This Memorial from the “Pioneer Rifle Corps” to His Excellency Governor Douglas.

Humbly Sheweth.

That having been at a great expense, from the commencement to the formation of the Corps, to the present time, they humbly request that His Excellency, will be good enough to grant them, sufficient money from the sum voted in the Estimates, for this year, to carry out, the necessary alterations, and improvements to their Armory.

The size of the Building at present, used for a drill room is 20 × 60 Feet.

The Company propose to enlarge it, to 30 × 80 Feet, and to have it weather boarded, and hard finished. Also putting up a substantial Arm Rack &c. &c.

The cost of these necessary alterations is estimated to be about Seven Hundred Dollars ($700.)

The Company have the honor to enclose, a statement of their affairs, to the 31st July, from the commencement, shewing that they spent themselves nearly $1400 less the $250 they received from His Excellency.

They have now the honor to beg His Excellency to be kind enough, to take this into His early consideration, and to grant their request.

Fortune RichardWilliam Brown

Capt.Acting Secty.


Nothing came of this or later requests, but somehow the Pioneer Rifles managed to survive for several years and even to form the Victoria City Brass Band as an auxiliary.

The officers and men of the Pioneer Rifles took pride in their unit. During the 1861 visit of Lady Jane Franklin, a delegation from the volunteers paid a call on the famous widow of the lost Arctic explorer. Sophia Cracroft, Lady Franklin’s niece and travelling companion, recorded the meeting in a letter home:


At 5 o’clock the Bishop [George Hills] came to be present at the visits of the coloured people who had asked my Aunt to see them . . . the first was Mr. Gibbs, a most respectable merchant who is rising fast. His manner is exceedingly good, & his way of speaking quite refined. He is not quite Black, but his hair is I believe short & crisp. Three other men arrived after him, & he took his leave soon after, having acted rather as spokesman for the others, who then explained that they were the Captain & other officers of a Coloured Rifle Corps, & the Captain proceeded to speak very feelingly of the prejudices existing here even, against their colour. He said they knew it was because of the strong American element which entered into the community, which however they hoped one day to see overpowered by the English one; —that they had come here hoping to find that true freedom which could be enjoyed only under English privileges, & great had been their disappointment to find that their origin was against them.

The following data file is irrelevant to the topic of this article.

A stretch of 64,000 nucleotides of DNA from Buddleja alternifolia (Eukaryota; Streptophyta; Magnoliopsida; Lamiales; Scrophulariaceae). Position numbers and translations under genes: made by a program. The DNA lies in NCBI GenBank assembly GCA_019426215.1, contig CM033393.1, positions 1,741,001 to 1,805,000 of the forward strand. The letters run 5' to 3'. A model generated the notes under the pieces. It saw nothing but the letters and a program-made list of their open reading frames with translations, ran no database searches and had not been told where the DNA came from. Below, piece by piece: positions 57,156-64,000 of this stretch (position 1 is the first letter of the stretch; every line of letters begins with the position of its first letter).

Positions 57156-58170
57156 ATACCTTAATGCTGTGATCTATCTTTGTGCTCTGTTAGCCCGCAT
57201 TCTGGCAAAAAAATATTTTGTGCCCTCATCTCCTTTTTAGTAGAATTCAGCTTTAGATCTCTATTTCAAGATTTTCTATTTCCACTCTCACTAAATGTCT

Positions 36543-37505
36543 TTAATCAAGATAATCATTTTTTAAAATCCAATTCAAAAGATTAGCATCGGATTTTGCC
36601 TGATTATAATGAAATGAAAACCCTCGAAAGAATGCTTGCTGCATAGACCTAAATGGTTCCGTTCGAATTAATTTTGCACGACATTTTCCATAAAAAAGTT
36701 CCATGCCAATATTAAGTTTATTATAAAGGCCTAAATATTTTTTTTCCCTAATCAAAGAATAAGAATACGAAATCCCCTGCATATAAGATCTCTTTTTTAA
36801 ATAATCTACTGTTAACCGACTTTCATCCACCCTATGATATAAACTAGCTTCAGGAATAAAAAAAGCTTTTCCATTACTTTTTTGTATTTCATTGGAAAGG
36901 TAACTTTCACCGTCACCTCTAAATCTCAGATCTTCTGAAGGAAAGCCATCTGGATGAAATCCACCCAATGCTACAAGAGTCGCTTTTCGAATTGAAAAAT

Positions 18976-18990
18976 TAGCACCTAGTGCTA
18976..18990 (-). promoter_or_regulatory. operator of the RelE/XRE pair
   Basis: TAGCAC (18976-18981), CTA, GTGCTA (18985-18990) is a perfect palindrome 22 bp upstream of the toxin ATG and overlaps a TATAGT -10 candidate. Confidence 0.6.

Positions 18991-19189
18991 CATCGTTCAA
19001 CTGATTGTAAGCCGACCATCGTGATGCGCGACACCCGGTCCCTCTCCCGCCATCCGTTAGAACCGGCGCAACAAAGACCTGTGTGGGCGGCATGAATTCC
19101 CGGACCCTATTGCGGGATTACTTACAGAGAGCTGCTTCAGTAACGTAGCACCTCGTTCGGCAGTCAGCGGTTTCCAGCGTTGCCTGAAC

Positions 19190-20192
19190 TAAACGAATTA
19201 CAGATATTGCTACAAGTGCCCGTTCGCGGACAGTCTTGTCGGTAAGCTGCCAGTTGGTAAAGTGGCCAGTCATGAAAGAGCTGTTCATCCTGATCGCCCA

My Aunt sympathised with them of course, & said she knew their claims had been always maintained by the Bishop as representing the Church. This observation was eagerly taken up by the Lieut who said that but for the stand made on their behalf by the Bishop & his clergy, the coloured population would have left the colony in a body. We shd thus have lost a most orderly and useful and loyal section of the community. They naturally detest America, & this Rifle corps has been formed by them really with the view of resisting any American aggression, such as this San Juan alarm, still pending.

As he went out, the Captain said “Depend upon it, Madam, if Uncle Sam goes too far, we shall be able to give a good account of ourselves.” You can imagine how gratified the Bishop was by this emphatic declaration of their obligations to himself & his clergy.


It is uncertain how serious the officer was in claiming that the Black settlers had nearly left Victoria over the church dispute; no indication of such an attitude reached the newspapers. And while the morale of the Pioneer Rifles was no doubt high at the time, it is unlikely that forty or fifty ill-equipped militiamen could have resisted American professional soldiers.

Sophia Cracroft’s letter also noted other interesting aspects of Victoria’s Black community. She and Lady Franklin arrived in early March and found very acceptable lodgings in the home of Wellington Moses—“the very best in the place & really very tolerable—a tidy little sitting room & bedroom behind for my Aunt—the landlady giving up her own room (above) for me.”

Moses, born in England, had had an earlier connection with the Arctic explorer Sir John Franklin, as Sophia Cracroft remarked: